All three roles in the Triangle need each other, and if someone plays one role, in time, he or she will play the others. Remember during the 2012 Presidential campaign, Mitt Romney, Paul Ryan, and many of their millionaire and billionaire friends saw themselves as victims. On and on inside the Triangle goes the swirling energy of blame, righteousness, guilt, and fear. This is how all dramatic stories are created.

President Obama was wise enough not to cast any of his voters as victims, as old-style liberals might have done. The campaign cast them as “rescuers.” I was in constant contact with grass roots black folk in Ohio and I can say with absolute certainty that they felt that it was up to them to rescue the nation and the world.

How Denial Becomes Transcendence

I know from experience that most African American individuals who escaped the bottom of the Triangle heard from their parents what I heard from mine: “Don’t you come in this house sniffling, telling me that someone did something to you. Nobody did anything to you.” In short “you are not a victim.”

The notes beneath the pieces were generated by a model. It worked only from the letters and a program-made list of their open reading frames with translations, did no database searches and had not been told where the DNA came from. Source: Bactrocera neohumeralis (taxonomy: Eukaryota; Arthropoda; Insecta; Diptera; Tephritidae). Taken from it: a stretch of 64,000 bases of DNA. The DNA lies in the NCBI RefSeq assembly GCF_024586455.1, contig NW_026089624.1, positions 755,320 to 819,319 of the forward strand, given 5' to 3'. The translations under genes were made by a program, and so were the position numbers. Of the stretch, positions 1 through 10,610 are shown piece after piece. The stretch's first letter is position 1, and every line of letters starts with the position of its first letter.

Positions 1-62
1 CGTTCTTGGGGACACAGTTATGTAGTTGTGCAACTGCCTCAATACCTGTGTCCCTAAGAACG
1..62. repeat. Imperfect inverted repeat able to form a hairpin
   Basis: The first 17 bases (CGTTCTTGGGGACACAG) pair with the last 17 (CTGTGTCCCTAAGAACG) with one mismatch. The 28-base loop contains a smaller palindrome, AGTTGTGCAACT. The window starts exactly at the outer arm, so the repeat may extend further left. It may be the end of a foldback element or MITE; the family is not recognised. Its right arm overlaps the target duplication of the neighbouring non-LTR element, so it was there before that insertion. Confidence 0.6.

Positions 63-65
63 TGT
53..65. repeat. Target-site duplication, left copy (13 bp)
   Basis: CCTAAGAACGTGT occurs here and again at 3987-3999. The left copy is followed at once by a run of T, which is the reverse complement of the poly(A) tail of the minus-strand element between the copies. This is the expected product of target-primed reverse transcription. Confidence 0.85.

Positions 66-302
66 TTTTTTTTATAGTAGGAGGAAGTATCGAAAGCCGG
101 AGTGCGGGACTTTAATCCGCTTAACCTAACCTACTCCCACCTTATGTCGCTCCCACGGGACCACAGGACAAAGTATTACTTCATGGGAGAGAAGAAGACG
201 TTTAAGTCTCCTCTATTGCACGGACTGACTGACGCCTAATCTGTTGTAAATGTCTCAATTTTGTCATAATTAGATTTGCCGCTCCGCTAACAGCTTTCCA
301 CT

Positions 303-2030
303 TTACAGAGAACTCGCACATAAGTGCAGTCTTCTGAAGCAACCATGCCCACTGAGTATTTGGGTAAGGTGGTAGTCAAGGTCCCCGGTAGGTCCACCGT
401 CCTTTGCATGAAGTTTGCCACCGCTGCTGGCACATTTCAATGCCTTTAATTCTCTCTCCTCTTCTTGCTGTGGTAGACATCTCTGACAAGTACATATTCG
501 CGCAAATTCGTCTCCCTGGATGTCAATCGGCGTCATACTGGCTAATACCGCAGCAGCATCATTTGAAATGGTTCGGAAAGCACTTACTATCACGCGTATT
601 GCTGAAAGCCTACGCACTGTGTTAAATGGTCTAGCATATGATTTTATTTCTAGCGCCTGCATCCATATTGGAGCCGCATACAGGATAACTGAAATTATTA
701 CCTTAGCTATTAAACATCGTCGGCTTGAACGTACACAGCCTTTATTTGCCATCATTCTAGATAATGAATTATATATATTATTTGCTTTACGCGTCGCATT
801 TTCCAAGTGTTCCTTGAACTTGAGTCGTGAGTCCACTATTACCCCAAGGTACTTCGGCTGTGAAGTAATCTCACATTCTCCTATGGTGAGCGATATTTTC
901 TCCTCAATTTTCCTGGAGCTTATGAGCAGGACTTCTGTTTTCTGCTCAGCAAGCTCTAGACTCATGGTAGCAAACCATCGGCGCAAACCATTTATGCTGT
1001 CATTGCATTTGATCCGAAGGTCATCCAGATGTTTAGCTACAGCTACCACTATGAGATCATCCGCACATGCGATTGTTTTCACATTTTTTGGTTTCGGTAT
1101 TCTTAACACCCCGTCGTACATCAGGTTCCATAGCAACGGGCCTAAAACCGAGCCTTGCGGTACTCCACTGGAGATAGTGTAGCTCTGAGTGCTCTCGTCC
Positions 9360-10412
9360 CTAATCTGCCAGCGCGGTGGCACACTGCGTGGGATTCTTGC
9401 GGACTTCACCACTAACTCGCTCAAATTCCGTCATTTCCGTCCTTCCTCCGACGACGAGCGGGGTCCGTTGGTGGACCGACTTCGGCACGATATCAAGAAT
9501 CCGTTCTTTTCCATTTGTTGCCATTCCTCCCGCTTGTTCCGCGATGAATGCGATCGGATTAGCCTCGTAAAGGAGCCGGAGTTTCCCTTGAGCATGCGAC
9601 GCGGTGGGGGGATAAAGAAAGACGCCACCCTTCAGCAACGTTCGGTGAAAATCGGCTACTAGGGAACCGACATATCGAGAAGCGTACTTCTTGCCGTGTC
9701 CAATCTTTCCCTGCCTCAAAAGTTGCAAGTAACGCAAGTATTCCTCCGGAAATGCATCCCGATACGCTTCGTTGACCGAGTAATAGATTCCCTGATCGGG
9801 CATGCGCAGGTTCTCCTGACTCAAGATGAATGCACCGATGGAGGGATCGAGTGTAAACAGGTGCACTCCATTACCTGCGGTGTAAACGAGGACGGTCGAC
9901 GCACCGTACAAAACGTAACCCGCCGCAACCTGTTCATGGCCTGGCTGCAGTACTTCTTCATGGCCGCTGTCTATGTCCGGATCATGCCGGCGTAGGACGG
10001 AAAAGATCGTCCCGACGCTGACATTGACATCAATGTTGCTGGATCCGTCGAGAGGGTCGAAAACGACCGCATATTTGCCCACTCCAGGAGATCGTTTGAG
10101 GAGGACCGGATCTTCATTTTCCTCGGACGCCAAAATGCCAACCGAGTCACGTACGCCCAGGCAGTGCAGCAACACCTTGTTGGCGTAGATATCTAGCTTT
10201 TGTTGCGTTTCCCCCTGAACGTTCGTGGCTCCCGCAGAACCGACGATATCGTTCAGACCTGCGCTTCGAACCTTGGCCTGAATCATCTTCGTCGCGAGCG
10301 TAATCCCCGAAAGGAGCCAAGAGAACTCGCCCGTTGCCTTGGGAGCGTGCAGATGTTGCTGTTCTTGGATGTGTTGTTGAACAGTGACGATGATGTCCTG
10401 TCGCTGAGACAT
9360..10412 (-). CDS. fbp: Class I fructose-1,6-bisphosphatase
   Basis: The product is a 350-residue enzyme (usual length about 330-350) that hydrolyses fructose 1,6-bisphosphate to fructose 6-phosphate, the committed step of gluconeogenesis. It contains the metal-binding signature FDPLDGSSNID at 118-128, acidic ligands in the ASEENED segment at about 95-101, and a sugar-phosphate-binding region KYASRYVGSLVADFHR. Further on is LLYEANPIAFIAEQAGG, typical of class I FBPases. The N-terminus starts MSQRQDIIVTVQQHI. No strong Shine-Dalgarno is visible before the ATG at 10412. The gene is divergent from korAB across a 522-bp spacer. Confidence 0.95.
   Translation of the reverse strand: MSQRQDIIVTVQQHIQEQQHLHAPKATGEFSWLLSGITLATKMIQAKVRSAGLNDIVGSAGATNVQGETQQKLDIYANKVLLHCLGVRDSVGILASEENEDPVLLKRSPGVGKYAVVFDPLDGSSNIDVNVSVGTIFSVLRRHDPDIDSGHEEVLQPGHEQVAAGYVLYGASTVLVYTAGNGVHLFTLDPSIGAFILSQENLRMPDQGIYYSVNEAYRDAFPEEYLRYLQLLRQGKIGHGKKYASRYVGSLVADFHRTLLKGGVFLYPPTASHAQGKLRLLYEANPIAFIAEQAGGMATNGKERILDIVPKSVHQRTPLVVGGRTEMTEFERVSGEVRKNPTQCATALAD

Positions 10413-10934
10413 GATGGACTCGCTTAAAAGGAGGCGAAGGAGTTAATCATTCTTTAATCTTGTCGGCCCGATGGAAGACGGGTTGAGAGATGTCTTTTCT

We were encouraged to live “in denial” and I have not found a psychologist who has anything good to say about it. Denial is choosing to reject an empirically verifiable reality. Wikipedia adds: “It is an essentially irrational action that withholds validation of a historical experience . . .”

But there are some benefits to withholding validation of a historical experience. It could be an important step onto the road leading to transcendence of the effects of that experience.  “Nobody did anything to you” might be a declaration that humans are connected to some place “on high” where what happened on earth doesn’t really exist.

In African American history the connection to this place was through the Negro Spiritual, which is the basis for what we call American music and is therefore America’s spiritual gift to the popular culture of the world.